The Open Anatomy Journal


ISSN: 1877-6094 ― Volume 6, 2014

Encephalization and Brain Organization of Mobulid Rays (Myliobatiformes, Elasmobranchii) with Ecological Perspectives

Csilla Ari*, 1, 2, 3
1 USF Health Byrd Alzheimer`s Center and Research Institute, Tampa, Florida 33613, USA
2 Department of Molecular Medicine, University of South Florida, Tampa, Florida 33612, USA
3 Semmelweis University, Department of Anatomy, Histology and Embryology, Budapest 1094, Hungary


In the present study the brain mass to body mass ratio and external morphological features of the brain of Mobula japanica, Mobula thurstoni and Manta birostris (devilrays) are described. The Mobulids extended the upper boundary of the minimum convex polygon described earlier by other authors for batoids, which is plotted on a double logarithmic scale of brain to body mass, causing some change in the allometric coefficient. The encephalization quotient of Mobulas was higher than unity, therefore it can be concluded that the actual brain mass is greater than expected by the given body mass. M. japanica had the highest percentage (61%) of telencephalic mass from all batoids, while the brain mass of M. birostris was the highest of all fish studied so far. The gross morphology of the enlarged Mobulid telencephalon and cerebellum prominently resembled to that of Sphyrna mokarran (great hammerhead shark). A structural dimorphism of the highly foliated cerebellum was detected between genders of the M. japanica, albeit with a small sample size. No such gender-related dimorphism was detected in brain mass/body mass ratio. Other brain parts were similar to those of other elasmobranch species. The data are discussed in terms of their ecological and evolutionary significance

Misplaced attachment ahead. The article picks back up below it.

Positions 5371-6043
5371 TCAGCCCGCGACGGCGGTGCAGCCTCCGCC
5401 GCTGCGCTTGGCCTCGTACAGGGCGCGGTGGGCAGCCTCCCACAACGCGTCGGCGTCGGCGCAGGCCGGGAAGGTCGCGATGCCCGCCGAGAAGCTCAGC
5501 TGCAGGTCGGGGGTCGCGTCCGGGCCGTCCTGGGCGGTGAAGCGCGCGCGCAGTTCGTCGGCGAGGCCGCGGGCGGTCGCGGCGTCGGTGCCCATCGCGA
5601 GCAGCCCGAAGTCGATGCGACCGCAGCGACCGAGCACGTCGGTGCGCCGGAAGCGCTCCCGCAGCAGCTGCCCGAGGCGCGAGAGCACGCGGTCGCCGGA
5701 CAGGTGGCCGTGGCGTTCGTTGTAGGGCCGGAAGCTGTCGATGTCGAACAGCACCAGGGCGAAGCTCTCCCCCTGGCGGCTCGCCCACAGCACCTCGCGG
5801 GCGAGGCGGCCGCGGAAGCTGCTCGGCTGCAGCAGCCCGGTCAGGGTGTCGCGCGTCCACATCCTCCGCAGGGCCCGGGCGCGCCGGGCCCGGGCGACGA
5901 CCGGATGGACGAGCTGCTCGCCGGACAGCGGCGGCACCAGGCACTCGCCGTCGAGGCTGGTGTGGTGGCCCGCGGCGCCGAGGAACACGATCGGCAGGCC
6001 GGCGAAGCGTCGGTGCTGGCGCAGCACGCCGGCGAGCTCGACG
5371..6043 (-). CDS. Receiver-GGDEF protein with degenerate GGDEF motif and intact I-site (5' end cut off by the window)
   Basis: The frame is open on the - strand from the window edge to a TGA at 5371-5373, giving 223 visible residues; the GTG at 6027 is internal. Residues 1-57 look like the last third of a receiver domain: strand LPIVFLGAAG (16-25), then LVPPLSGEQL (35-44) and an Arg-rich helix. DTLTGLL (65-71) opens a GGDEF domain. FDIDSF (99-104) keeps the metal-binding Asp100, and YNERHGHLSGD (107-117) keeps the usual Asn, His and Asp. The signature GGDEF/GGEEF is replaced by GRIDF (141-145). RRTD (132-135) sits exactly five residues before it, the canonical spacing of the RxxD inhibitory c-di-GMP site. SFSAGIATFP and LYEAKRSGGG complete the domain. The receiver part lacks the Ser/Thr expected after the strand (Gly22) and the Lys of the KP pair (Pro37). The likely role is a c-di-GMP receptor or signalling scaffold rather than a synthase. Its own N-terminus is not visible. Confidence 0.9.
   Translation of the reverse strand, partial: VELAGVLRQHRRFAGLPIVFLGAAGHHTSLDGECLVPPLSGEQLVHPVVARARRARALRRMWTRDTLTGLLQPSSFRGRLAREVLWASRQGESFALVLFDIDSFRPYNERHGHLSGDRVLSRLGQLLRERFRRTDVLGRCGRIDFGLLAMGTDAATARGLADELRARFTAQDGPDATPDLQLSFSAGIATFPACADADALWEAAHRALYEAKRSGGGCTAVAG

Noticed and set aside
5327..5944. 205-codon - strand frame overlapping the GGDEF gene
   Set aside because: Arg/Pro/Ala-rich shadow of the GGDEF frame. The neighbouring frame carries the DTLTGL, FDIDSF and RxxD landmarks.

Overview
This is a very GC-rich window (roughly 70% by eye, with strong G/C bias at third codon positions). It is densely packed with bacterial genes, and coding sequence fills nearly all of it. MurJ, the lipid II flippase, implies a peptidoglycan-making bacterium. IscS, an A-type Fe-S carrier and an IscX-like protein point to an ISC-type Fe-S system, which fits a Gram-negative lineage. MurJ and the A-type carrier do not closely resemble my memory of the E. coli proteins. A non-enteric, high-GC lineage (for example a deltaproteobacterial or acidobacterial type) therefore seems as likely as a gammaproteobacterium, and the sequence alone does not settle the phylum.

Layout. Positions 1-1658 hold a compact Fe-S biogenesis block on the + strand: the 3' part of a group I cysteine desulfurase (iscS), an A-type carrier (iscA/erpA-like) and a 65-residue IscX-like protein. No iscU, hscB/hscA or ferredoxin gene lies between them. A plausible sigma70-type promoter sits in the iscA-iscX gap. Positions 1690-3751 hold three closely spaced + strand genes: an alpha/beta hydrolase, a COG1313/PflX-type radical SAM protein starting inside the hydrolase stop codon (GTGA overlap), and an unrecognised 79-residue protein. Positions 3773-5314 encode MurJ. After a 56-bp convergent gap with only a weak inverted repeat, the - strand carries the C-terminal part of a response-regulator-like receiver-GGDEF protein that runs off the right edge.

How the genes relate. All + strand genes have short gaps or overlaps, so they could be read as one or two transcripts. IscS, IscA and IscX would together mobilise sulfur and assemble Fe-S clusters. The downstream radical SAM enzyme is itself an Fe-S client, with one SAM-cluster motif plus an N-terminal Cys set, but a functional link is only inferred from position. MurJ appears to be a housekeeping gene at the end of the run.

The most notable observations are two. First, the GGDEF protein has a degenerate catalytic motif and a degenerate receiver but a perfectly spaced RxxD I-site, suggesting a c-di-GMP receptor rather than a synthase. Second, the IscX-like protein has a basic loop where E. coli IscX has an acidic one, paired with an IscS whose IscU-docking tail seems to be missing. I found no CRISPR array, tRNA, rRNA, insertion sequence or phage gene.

Keywords: Cartilaginous fish, devil ray, morphometry, cerebellum, sexual dimorphism, neuroecology.

Identifiers and Pagination:

Year: 2011
Volume: 3
First Page: 1
Last Page: 13
Publisher Id: TOANATJ-3-1
DOI: 10.2174/1877609401103010001

Article History:

Received Date: 10/2/2011
Revision Received Date: 12/2/2011
Acceptance Date: 14/2/2011
Electronic publication date: 6/5/2011
Collection year: 2011

Article Information:

© Csilla Ari,Licensee Bentham Open.

open-access license: This is an open access article licensed under the terms of the Creative Commons Attribution Non-Commercial License ( which permits unrestricted, non-commercial use, distribution and reproduction in any medium, provided the work is properly cited.

* Address correspondence to this author at the USF Health Byrd Alzheimer`s Center and Research Institute, Tampa, Florida 33613, USA, Tel: +1-813-3960606/60712, Fax: +1-813-8661601, E-mail:

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